Netflix’s new show Single’s Inferno quickly became the talk of the world as Korea’s latest dating show became a guilty pleasure for many netizens. It was the perfect answer to Western shows such as Love Island and had viewers hooked from the first episode.
Alongside all the positivity, there have many controversies. Some of which have included Song Ji A‘s “fake designer” issues, the idea of “creepy behavior,” and one of the earliest issues surrounding the idea of “colorism.”
In the first few episodes, there was some controversy amongst international viewers. It was due to the Korean cast’s words that seemed to promote “politically incorrect beauty standards.”
One contestant that immediately caught the attention of the other males was Shin Ji Yeon. Yet, one of the comments from a male contestant caught the attention of fans after they described her, saying, “She seemed so white and pure. That’s my first impression of her.”
In one of the later episodes, another male contestant called Choi Hi Sun was also describing how much he liked Ji Yeon. Yet, when explaining it, he shared how she was his type because “I like people who have light skin.” Another added, “I like Ji Yeon. Her skin is so light.”
When the episodes were aired, Western viewers quickly shared their shock and anger at what the contestants said, explaining that it again emphasizes these traditional “Korean beauty stereotypes.”
The obsession these men have with the white and pale innocent face and being skinny is actually sick like you’re missing so many things😭😭#singlesinferno
— yas🦋rendezvous🦋|🇪🇹| (@sourcandymixx) December 18, 2021
Recently, the YouTube channel Asian Boss went into the streets of Korea to speak about Single’s Inferno, particularly the issue of fair and lighter skin being a beauty standard promoted by many.
One of the first people they spoke to explained that while it might not be acceptable in Western countries, the idea of praising someone for the color of their skin wasn’t controversial to say in Korea.
While another pointed out that the rising issues surrounding the statements in the show in Western countries could be because of what they associate the phrase “light skin” with.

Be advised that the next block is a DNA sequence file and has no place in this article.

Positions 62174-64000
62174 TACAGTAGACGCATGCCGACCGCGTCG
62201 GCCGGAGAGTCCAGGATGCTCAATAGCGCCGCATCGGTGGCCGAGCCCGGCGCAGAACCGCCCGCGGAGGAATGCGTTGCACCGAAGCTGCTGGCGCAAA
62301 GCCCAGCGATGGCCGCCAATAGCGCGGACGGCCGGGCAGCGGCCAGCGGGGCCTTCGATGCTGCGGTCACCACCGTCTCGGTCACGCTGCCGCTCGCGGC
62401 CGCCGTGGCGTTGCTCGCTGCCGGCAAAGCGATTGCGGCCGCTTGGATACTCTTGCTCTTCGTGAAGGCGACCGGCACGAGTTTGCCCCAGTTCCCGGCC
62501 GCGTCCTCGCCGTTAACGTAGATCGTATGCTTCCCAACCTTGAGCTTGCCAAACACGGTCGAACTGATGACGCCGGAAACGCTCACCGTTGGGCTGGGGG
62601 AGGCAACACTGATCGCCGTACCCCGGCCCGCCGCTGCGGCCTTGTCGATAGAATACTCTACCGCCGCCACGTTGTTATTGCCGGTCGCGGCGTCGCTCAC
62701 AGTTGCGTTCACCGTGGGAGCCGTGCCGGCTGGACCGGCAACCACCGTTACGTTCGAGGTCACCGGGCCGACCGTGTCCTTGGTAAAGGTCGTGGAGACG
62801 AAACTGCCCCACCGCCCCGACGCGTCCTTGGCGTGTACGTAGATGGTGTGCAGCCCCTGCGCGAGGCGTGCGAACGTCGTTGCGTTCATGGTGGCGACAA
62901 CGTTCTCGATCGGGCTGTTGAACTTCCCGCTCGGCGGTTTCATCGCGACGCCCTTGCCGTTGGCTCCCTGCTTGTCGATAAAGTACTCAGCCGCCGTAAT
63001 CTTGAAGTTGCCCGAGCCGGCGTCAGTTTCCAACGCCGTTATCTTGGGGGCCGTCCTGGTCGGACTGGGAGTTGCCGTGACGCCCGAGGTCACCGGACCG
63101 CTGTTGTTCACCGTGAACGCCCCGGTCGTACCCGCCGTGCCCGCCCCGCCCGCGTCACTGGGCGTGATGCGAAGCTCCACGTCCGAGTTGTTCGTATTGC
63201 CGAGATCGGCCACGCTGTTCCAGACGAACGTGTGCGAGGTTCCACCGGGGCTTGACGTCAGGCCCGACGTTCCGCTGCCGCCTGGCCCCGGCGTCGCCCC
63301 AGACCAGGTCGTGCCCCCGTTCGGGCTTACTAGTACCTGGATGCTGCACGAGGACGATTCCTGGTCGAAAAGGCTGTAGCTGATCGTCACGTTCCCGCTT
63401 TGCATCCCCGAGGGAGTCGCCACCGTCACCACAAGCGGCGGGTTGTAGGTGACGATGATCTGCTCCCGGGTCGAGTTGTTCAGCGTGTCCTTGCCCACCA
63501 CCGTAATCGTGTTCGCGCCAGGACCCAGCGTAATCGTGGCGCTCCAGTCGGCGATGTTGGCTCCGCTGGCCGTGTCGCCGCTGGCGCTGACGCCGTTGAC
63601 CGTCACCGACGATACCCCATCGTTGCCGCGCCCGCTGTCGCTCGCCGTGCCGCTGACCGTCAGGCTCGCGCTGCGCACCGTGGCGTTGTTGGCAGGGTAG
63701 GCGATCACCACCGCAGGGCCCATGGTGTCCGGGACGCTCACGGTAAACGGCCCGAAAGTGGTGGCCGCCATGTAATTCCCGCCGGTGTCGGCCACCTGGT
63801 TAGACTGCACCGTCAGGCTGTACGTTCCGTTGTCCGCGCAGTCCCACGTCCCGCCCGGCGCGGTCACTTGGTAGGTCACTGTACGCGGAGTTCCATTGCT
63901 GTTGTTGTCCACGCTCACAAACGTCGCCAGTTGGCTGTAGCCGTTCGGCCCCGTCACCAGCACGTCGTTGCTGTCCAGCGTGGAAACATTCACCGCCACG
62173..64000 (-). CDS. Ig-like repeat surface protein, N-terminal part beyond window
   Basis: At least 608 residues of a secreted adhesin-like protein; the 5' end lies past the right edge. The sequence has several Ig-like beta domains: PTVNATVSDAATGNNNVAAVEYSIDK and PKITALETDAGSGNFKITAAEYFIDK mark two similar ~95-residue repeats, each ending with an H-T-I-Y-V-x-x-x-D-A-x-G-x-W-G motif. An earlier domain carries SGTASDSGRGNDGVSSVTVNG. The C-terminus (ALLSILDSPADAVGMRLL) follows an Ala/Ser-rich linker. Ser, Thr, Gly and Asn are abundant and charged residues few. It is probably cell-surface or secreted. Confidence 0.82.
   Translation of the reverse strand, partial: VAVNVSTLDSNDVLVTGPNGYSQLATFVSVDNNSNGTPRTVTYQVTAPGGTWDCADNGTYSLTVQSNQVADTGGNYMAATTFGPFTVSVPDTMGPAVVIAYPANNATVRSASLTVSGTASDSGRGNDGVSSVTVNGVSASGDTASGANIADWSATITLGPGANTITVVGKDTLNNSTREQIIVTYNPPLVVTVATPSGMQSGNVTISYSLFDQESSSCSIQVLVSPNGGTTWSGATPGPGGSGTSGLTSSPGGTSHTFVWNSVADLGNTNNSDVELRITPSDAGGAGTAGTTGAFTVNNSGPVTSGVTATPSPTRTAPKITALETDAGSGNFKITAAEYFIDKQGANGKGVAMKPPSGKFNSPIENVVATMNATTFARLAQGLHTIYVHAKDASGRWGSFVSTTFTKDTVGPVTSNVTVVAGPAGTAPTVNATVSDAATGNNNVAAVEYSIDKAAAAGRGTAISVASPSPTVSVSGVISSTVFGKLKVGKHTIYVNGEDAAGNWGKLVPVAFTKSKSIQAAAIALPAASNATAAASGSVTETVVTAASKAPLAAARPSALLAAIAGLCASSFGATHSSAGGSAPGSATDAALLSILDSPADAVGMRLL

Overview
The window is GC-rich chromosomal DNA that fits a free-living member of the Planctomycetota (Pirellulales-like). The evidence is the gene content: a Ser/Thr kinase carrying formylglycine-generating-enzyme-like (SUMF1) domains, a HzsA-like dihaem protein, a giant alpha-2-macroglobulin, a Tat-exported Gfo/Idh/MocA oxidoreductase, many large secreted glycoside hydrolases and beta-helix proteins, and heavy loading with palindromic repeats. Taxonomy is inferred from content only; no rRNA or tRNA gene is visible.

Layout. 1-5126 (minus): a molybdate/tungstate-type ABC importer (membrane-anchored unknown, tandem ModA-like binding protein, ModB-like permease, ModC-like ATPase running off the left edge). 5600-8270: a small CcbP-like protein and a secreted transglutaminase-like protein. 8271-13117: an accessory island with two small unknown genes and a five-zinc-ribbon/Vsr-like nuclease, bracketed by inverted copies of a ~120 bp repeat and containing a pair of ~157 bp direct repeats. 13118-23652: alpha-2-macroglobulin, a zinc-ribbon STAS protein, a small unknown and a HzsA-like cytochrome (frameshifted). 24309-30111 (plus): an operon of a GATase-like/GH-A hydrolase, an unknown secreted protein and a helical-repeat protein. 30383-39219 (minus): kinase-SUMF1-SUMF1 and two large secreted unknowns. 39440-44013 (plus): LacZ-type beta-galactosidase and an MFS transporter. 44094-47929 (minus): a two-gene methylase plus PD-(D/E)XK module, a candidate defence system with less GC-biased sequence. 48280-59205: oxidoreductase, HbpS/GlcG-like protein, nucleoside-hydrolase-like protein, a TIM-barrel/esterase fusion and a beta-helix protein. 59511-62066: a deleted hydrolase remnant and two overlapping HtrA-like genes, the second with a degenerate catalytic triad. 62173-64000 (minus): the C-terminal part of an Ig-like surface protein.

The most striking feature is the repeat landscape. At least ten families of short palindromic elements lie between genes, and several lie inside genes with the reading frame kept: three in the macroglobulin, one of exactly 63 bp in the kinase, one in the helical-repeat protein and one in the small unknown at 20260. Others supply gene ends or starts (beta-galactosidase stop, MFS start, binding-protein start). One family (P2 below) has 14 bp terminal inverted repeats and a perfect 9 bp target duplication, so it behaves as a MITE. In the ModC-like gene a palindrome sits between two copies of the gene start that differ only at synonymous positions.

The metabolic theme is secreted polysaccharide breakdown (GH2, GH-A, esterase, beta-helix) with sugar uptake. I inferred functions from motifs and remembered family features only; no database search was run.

I wonder if they were bothered because they think about white supremacy. But in Korea, I don’t think complimenting someone for having fair skin has anything to do with white supremacy.
— Netizen One
She even added that it was more to do with what they deemed to be “pretty” and the idea of being able to pull off certain looks for Koreans.
The lighter the skin tone, people might think they have more clothing options in terms of style. They might say you are pretty.
— Netizen One
It isn’t just the idea of looking a certain way to be deemed pretty. It seemed as if many of those asked referenced the Western features that have become part of Korean beauty standards, such as pale skin, being tall, and having a small face.
One male even pointed out that it’s because of this that “Lighter skin has become the preferred look here in Korea.”
Another pointed to the history of Korea and the perceptions of those who were deemed to have darker skin.
If you have tanned or dark skin, people might perceive you as a manual laborer. Even if you look at the beauty standards during the Joseon Dynasty, they all had lighter skin. Even back then, having lighter skin meant you were from a wealthy family.
— Netizen Two
However, it seems as if most Koreans saw it more as a preference due to the differences between the looks of Koreans compared to those in Western countries. One member of the public, who specializes in makeup, even pointed out that many Koreans didn’t “pull off” tanned skin due to their facial structures.
I realized that because Korean people’s facial structures tend to be softer and flatter than the Western facial structure, quite a few Koreans can’t pull off the tanned look.
— Netizen Three
Despite these views, many of the people who were spoken to agreed that it wasn’t right to judge someone on the color of their skin, even if you have personal preferences. One man even explained, “If you scrutinize those details with a judgemental mindset, you will only see it as more negative.”
Although many of the people in the video found reasons as to why Korean society was like this, most of them didn’t see it as “right.” Even Netflix Korea made a statement saying they would use the comments as a “learning opportunity.”
Yet, the mentality seen in the series showcases the distinct differences in attitude towards beauty standards. You can watch the whole video below.